53 Nw. U. L. Rev. 541 (1958-1959)
Erie Doctrine and the Constitution

handle is hein.journals/illlr53 and id is 551 raw text is: Northwestern University
VOLUME 53         NOVEMBER-DECEMBER, 1958              NUMBER 5
The Erie Doctrine and the Constitution*
By Alfred Hill
IV. The Effectuation of State Policy in the Federal Courts:
Questions of Substantive Law
(a) General Considerations
T HE problems faced by the federal courts in the effectuation of
state policy can probably be seen in better perspective if note
is briefly taken of problems faced by the state courts in effectuat-
ing the policies of other states.
When a court sitting in State B undertakes to adjudicate a con-
troversy having all its contacts with State A, the court is compelled
by the Constitution to apply the law of State A.159 Whether the
court of State B in such a case is really applying the law of
State A, or whether it is applying the internal law of State B as
shaped by constitutional exigency is beside the point-whatever
usefulness this type of analysis may have for the solution of cer-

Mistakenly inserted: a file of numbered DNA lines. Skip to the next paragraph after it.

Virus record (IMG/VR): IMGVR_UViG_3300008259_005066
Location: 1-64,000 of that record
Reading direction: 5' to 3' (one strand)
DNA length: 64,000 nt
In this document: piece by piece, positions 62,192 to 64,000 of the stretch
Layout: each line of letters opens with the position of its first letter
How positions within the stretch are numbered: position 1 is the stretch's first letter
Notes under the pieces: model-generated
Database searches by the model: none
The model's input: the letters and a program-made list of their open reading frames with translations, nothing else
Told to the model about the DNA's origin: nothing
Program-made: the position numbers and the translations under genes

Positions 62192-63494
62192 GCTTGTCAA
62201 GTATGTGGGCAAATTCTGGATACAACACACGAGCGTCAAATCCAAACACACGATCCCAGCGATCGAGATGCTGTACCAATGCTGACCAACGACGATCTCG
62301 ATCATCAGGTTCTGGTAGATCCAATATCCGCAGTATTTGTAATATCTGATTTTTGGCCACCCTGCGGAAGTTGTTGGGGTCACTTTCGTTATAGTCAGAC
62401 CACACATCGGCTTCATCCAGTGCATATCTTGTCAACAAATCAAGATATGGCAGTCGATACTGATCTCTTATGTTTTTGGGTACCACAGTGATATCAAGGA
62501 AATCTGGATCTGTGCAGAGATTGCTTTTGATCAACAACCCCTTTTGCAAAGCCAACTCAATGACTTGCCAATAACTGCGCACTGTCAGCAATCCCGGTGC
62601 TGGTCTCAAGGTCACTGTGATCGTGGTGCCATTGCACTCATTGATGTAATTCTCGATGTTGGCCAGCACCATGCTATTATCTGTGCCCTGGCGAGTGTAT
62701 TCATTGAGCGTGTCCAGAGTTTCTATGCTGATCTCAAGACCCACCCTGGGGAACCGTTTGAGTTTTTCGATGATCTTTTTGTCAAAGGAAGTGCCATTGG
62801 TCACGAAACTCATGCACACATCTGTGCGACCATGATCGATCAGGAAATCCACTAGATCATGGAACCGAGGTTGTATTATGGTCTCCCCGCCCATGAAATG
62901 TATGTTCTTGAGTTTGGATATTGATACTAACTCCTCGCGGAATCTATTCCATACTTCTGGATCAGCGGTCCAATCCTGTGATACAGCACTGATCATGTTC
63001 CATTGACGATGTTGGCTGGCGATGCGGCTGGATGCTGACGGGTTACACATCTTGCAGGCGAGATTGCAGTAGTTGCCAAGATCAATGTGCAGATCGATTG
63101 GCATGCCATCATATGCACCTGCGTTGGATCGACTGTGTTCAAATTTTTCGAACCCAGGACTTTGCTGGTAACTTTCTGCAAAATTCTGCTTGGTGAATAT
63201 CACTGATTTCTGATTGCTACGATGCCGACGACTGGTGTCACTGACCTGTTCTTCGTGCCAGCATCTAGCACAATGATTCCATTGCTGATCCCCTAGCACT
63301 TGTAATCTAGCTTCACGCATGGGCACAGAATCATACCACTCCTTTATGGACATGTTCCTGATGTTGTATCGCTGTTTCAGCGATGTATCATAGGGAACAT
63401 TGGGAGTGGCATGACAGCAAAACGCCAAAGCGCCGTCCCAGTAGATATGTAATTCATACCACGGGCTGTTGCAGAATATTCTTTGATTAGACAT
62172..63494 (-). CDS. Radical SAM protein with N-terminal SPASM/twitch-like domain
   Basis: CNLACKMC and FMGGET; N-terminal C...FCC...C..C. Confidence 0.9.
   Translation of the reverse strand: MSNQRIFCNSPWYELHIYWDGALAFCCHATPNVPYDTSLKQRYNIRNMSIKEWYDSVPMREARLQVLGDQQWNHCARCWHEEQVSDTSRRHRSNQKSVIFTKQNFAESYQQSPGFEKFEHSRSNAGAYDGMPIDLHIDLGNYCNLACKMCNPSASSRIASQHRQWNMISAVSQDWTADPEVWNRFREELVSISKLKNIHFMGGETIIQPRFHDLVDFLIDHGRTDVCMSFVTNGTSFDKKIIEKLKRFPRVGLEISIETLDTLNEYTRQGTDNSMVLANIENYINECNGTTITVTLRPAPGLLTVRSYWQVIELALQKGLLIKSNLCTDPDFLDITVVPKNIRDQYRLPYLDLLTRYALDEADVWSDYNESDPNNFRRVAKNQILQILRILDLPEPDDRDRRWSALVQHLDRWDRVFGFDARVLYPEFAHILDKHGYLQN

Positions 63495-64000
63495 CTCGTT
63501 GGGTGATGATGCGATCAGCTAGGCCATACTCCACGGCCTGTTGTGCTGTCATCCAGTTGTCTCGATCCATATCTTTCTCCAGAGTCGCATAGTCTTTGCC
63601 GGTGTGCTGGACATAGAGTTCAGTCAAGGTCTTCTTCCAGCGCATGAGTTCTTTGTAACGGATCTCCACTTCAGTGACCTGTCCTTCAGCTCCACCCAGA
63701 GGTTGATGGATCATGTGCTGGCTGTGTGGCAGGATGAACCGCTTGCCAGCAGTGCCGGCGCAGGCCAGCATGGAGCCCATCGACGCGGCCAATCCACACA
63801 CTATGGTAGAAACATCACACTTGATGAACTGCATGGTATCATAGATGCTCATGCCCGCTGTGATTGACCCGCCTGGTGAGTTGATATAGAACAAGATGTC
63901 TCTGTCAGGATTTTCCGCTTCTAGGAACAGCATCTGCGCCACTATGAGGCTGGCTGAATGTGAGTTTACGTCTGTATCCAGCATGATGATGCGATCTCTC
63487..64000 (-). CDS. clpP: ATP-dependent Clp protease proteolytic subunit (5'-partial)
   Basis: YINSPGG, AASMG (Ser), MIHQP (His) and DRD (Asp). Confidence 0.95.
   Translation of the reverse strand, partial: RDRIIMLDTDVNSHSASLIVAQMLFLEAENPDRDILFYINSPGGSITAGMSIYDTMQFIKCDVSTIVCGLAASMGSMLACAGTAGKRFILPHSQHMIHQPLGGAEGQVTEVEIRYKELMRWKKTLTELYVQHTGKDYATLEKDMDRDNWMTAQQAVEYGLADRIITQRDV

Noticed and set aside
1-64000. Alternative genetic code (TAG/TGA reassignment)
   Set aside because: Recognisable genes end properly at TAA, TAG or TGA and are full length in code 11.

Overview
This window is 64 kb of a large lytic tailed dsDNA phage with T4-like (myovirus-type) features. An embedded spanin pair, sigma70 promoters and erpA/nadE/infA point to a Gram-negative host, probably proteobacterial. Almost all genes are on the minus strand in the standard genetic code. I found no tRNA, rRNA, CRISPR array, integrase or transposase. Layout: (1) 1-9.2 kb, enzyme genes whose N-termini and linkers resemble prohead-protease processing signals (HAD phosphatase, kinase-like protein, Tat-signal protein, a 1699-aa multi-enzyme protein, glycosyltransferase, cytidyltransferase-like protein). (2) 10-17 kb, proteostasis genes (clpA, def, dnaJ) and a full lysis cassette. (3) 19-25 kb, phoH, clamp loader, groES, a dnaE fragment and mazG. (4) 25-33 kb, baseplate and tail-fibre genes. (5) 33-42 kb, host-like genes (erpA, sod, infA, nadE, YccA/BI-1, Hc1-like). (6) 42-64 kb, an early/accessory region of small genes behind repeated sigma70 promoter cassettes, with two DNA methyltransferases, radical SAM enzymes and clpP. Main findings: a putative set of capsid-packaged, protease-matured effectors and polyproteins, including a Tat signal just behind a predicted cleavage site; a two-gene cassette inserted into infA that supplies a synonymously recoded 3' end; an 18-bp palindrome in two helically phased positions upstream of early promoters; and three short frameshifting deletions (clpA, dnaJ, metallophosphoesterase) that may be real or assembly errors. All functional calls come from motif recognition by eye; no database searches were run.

tain types of problems,60 it is without apparent relevance here.
But the issues of conflict of laws on the state level, with which
we are concerned, are usually a good deal more complicated. For
one thing, the controversy may have significant contacts with
more than one state. It then becomes necessary to make a choice
of the law to be applied. Even if foreign law is deemed to be
applicable in the light of traditional choice of law rules, and the
claimed right is valid under such foreign law, the question never-
theless remains of the extent to which the forum state is free, in
pursuance of its own policy, to bar enforcement of the claimed
right in its own courts. Again, even when it has been determined
that the controversy should be resolved in accordance with the
foreign law, there remains the necessity of drawing a line between
* This article is the second of two installments. The first appeared in the previous
issue of this Review. Byrd v. Blue Ridge Rural Elec. Coop., 356 U.S. 525 (1958),
which was not discussed in the first installment, is referred to herein where relevant,
but particularly at pp. 601-07 infra.
159. Home Ins. Co. v. Dick, 281 U.S. 397 (1930).
(1942), particularly ch. 1; Cheatham, American Theories of Conflict of Laws: Their
Role and Utility, 58 HARv. L. REv. 361 (1945).

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